More importantly, the nation would lose one or two base load electrical generators and Connecticut would be even more reliant on natural gas as the supplier of electricity. Since 1998, natural gas has grown as the energy supplier as oil has decreased. It is important to note that there is no natural gas in New England. All of it must be imported from other states or abroad. While natural gas prices are currently very low when compared to oil or other sources of energy, there is no guarantee that this will remain the case. It is important that Connecticut, and all of New England, diversify fuel sources to prevent any further increase in electrical rates. Nationwide, according to a 2007 study, 50,000 Megawatts of new nuclear plants are needed to maintain the existing energy supply diversity as the existing 104 nuclear power plants reach the end of their extended lives between 2035 and 2055. Since it currently takes ten years to license and then ten years to build a new nuclear power plant, the nation needs to be taking action now to make up this impending gap in electrical power.
According to reliable sources, Dominion is not bluffing when their officials announce that one or both of Millstone Power Station Plants will shut down if the tax on nuclear generation is passed in its current form because the tax will make operating the plants too expensive. A look at Dominion’s 2010 Annual Report posted on the http://www.dom.com, shows that “Expectation of future success is predicated on the continuation of our regulated infrastructure growth plan, which was introduced in 2006.” (page 10 of the report). The report also comments that “Virginia is one of the best states for business…Virginia continues to be largely recession-resistant. Its economy continues to grow.” (page 14 of the report). “(Dominion) will continue to seek a combined construction and operating license (COL) from the Nuclear Regulatory Commission, which we expect to obtain in 2013…A decision to proceed with a construction schedule at North Anna will not come until we approach receipt of the COL” (page 16 of the report). There is no comment or consideration of expanding the “merchant fleet” of power plants which include Millstone Power Station.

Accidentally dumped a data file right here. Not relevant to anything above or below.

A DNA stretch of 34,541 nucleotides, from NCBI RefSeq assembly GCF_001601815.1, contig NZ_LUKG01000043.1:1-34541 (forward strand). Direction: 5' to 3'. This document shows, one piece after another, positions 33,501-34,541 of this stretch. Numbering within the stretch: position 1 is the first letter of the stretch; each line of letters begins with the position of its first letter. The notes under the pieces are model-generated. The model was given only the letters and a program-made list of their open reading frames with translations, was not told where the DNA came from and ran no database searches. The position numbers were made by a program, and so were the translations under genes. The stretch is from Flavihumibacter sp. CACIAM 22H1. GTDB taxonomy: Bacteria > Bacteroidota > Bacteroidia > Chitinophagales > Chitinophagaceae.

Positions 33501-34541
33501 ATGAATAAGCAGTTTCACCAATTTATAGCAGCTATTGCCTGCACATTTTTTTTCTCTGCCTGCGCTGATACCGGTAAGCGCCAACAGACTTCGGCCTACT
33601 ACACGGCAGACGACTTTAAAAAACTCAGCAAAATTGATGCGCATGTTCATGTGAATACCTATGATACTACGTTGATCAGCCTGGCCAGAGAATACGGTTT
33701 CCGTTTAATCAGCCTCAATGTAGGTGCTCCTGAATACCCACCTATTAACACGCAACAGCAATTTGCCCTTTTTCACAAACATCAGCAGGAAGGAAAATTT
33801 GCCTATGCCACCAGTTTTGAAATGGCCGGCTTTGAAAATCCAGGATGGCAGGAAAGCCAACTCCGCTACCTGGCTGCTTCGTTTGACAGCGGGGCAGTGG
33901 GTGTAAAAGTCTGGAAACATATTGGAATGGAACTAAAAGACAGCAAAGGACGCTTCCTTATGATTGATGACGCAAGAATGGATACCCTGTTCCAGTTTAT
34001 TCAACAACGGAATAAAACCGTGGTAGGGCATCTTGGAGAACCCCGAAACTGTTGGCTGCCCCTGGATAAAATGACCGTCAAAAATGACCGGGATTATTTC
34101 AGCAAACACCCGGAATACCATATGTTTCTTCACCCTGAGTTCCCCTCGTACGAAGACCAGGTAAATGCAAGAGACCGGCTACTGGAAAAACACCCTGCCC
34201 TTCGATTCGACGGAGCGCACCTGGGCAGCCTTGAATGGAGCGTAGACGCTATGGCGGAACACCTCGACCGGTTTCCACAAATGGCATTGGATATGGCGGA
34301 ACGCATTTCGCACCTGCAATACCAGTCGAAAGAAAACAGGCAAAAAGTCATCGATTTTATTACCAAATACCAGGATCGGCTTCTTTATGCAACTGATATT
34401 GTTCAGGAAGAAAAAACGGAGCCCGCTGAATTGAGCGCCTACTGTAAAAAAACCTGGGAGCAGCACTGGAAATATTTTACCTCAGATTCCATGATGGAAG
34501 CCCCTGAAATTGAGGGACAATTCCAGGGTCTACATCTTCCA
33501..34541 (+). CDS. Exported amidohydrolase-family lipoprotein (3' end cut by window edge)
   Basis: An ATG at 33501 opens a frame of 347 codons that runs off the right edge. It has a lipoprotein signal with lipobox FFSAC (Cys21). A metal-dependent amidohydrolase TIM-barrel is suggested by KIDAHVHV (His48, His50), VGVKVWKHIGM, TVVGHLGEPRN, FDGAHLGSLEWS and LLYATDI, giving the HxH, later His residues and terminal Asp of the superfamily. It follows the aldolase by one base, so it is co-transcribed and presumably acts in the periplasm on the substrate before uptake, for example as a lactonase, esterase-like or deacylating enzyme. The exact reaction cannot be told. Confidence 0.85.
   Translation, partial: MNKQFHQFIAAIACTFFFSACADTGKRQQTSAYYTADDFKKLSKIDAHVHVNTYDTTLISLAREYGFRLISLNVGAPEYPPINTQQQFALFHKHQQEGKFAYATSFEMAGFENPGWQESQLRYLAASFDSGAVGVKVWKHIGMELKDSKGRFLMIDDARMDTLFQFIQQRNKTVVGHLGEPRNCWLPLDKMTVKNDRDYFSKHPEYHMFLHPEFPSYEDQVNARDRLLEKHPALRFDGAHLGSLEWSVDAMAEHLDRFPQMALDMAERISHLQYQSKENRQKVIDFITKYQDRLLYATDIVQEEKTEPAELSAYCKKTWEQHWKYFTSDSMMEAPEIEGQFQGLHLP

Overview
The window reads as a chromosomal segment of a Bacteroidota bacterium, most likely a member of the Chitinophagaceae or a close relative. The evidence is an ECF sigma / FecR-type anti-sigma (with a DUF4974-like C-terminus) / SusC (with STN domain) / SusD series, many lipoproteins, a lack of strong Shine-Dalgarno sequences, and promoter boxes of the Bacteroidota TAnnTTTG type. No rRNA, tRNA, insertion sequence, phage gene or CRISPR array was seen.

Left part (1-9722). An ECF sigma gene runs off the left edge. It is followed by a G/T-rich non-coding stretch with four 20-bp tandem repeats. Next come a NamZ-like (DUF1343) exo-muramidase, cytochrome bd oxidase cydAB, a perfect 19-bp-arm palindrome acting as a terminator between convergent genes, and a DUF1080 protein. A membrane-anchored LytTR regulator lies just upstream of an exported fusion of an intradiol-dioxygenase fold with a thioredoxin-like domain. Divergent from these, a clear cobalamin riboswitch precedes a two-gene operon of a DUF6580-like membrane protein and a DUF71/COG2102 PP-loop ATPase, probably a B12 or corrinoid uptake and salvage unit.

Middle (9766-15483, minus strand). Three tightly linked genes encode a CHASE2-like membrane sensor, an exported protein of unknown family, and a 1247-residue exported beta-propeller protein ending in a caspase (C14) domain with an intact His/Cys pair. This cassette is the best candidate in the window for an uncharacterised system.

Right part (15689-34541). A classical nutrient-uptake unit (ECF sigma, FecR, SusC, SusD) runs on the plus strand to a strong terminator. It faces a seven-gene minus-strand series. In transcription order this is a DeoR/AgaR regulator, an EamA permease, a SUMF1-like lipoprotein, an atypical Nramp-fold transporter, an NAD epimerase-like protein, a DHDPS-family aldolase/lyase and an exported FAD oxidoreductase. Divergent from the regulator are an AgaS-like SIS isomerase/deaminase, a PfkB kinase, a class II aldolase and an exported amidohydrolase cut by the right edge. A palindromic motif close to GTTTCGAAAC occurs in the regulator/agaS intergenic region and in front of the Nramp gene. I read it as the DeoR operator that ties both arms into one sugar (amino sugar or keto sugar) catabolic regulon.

It seems that unregulated generation has not been the profitable business that was expected when Dominion purchased Millstone Power Station in 2001. According to the 2010 SEC Form 10K that is posted at the Dominion web site “Dominion’s merchant power business is operating in a challenging market, which could adversely affect its results of operations and future growth.” (Page 24 of SEC Form 10K). The Form 10K notes that the market is driven by the “cost of natural gas plus the cost to convert the fuel to electricity.” (page 24). The report also notes that, on an after tax basis the merchant generation margin was a loss of $209 million in 2010 when compared to 2009 (Page 40 of SEC Form 10K). There is no way to tell if this loss is a result of Millstone operations since there is no breakdown by individual power generator.
Based on the above information, there is little incentive for Dominion to remain in the unregulated market or make a large investment in the merchant plants. The addition of a $330 million tax expense will only exacerbate this situation. I doubt that either the state or Dominion will be able to find a buyer for the plants to keep them operating. This is not how to say that “Connecticut is open for business.”
The SEC Form 10K for 2010 also shows that the estimated cost of decommissioning Millstone 2 is $651 million and decommissioning Millstone 3is $680 million in 2010 dollars. The funds currently in trust for the decommissioning are $385 million for Millstone 2 and $374 for Millstone 3. (Page 12 of SEC Form 10K). If the time frame for decommissioning Connecticut Yankee in Haddam Neck is an example, Dominion could decommission Millstone Power Station for the cost of two years of the $330 million in taxes.
Again, the shutdown of Millstone Power Station would have a significant impact on Waterford due to loss of tax revenue and the skilled jobs at the station but will also mean that Connecticut will lose two base load electrical generators which will drive the cost of electricity even higher.
State Senator Andrea Stillman and Representative Betsy Ritter are sponsoring a public meeting regarding Millstone and the Fukushima disaster on Monday April 11, 2011 at 7:30 PM in the Waterford Town Hall auditorium. I am sure that there will also be some mention of the impact of SB1176 during that presentation.